The Last 24
Good Monday evening, and welcome back to “60 Days.”
The Senate’s ‘mass violence’ hearing was a little, um, awkward, according to the live-tweeting from Miami Herald scribe Mary Ellen Klas. For instance, Sen. Linda Stewart, an Orlando Democrat, asked FDLE Commissioner Rick Swearingen “if he thinks banning assault weapons will curb mass shootings.” Swearingen answered, “I just want to go back to the facts and the statistics. If you focus your efforts on limiting a single type of weapon, we’re already behind the curve.” Later, Sen. Annette Taddeo, a South Florida Democrat, asked “law enforcement, researchers and mental health experts: ‘If we cap magazine capacity to protect wildlife, why can’t we cap it to protect human life?’ Crickets. No one wants to answer.” Here’s your nightly rundown.
Send lawyers, guns and money: Lawmakers returning to Tallahassee will confront mounting expectations that they do something about the wave of gun violence.
Money’s too tight to mention: At least that’s what British pop group Simply Red once sang. But for House Appropriations Committee members, it was all they could talk about Monday.
Global warming gets attention: Democratic state Sen. José Javier Rodríguez introduced four bills aimed at addressing — and curbing — climate change.
Got your new Justice right here: To fill one of two sudden openings on the state Supreme Court, Ron DeSantis just has to look at his appointed Secretary of State (and former judge) Laurel Lee.
But then again: Lee later Monday said she had had no conversations with anyone in the Governor’s Office about becoming a justice. She also didn’t say she didn’t want the job.
Where’s Jared? A committee hearing on Hurricane Michael and Hurricane Dorian recovery efforts was scratched after state Emergency Management director Jared Moskowitz was unable to appear.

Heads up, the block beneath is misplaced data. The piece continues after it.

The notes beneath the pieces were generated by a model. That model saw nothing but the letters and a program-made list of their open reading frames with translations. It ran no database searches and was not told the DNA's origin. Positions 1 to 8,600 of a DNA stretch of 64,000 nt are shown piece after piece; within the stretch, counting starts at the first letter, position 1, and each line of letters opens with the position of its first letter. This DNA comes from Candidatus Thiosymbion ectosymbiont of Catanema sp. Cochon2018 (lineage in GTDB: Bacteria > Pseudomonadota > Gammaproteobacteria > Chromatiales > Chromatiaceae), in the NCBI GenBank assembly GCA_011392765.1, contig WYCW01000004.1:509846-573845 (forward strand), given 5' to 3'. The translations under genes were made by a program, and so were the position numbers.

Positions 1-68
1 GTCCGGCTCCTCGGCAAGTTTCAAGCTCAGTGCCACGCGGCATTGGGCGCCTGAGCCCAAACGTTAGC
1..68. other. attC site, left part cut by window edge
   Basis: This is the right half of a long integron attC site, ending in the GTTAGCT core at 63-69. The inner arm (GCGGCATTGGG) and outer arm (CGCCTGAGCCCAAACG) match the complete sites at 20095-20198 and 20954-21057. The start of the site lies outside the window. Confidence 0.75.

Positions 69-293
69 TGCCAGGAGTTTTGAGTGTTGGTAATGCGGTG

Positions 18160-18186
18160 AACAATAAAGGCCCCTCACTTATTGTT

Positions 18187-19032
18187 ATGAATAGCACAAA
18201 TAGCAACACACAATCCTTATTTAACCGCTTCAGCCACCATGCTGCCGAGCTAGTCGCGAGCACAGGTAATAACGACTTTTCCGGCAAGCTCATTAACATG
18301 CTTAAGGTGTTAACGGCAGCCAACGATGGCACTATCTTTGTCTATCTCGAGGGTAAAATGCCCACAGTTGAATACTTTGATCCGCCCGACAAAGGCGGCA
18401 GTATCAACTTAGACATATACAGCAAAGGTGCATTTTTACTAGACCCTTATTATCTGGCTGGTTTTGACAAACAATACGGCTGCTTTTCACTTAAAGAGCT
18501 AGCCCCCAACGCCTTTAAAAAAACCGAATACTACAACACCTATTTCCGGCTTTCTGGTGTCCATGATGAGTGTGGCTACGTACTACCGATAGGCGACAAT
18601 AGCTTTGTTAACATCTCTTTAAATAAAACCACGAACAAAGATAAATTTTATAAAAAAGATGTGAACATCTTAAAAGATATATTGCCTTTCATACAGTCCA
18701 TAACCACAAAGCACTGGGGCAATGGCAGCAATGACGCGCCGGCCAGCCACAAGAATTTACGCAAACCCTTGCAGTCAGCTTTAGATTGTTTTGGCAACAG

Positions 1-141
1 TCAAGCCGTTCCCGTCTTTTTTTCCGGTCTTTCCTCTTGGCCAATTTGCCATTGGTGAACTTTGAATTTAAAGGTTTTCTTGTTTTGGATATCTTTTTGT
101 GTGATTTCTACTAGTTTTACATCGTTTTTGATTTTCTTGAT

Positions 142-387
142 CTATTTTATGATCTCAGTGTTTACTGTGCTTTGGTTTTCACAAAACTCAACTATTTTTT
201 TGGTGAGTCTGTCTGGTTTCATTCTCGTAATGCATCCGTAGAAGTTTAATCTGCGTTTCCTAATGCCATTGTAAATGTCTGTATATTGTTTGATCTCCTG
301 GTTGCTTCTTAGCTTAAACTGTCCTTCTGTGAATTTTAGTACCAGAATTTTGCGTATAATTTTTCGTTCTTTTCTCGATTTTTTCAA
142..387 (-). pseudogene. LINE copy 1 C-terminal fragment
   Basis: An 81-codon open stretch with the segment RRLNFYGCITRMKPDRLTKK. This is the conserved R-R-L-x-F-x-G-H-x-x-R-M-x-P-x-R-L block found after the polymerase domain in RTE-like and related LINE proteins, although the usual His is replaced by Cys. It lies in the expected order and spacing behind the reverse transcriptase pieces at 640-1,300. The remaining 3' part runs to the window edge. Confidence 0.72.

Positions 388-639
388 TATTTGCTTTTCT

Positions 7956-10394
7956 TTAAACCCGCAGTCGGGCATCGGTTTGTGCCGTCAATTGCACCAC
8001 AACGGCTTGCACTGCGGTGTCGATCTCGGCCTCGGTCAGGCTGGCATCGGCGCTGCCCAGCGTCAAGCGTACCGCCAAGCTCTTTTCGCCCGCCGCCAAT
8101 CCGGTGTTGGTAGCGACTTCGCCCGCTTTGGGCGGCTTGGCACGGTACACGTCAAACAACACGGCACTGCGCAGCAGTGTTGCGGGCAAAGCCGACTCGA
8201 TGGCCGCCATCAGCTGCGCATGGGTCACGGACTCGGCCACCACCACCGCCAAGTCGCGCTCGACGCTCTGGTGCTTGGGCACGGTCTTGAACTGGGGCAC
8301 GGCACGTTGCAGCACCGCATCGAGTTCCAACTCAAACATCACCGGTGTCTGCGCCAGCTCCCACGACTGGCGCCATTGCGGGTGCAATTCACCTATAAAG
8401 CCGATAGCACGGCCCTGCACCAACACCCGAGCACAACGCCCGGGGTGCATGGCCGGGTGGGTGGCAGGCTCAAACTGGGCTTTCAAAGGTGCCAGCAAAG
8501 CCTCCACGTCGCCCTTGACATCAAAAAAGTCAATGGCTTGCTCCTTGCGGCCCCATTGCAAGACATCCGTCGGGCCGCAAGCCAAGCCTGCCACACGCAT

Cancer has a foe in Kevin Rader: The Democratic state Senator filed legislation requiring public high school students to be taught breast cancer and prostate cancer awareness.
On the front lines: DeSantis has decided to bring Army and state government veteran David Clark to the Capitol from DMS. He’ll replace James Blair as a Deputy Chief of Staff.
Quote of the Day
“It might be time to just go through different policy areas and figure out what you want to do. Things are a little bit slower, a little bit weaker.” — Amy Baker, the Legislature’s chief economic forecaster, speaking to the House Appropriations Committee.
Bill Day’s Latest
With VISIT FLORIDA on borrowed time and the tax environment in constant scrutiny, Sen. Joe Gruters — chair of the Senate Commerce and Tourism Committee — starts Committee Week braced for conversations to move a number of ways. “We’re just starting to see bills trickling in,” he said. We spoke to the Sarasota Republican about the challenges of the known knowns that lie ahead.
Florida Politics: Speaker José Oliva last year made clear last year he only wanted to budget VISIT FLORIDA for this year. How will the Senate tackle that moving forward?
Gruters: Being from Sarasota, tourism plays such a critical role, as it (does) for Florida overall. Whatever we can continue to do to push for overall success of that leg of the economy, including trying to help VISIT FLORIDA and their efforts this year, will be important. Everybody comes from different points of view on this issue, and the Speaker has some very valid points, but the partnerships with VISIT FLORIDA is able to create with local partners. We just need to do a better job of explaining to the Speaker and the Governor why it does matter, and prove that money is well spent.
FP: Visit Sarasota President Virginia Haley chairs VISIT FLORIDA this year. Will that connection help you make sure your view on continuing the agency prevails?
Gruters: She is a superstar, and I’ve been able to see her work for a long time and to see her successes. I do talk to Virginia quite a bit, and think she’s a perfect person to help lead the effort to educate and inform. I’ve seen it firsthand in Sarasota with what they have been able to do. [Partnerships] pay dividends beyond when those partnerships are over.
FP: You’ve also filed an e-fairness bill again. How can you convince colleagues the online sales taxes don’t threaten Florida’s low-tax environment?
Gruters: Out of 45 states that have sales tax, 43 out of the 45 have passed e-fairness legislation. Only two states, Missouri and Florida, are holdouts. At the end of the day, this tax is already owed. It’s out of fairness for local Florida retailers that we pass this. It doesn’t take a genius to look at our local malls and local shops to see they are getting creamed.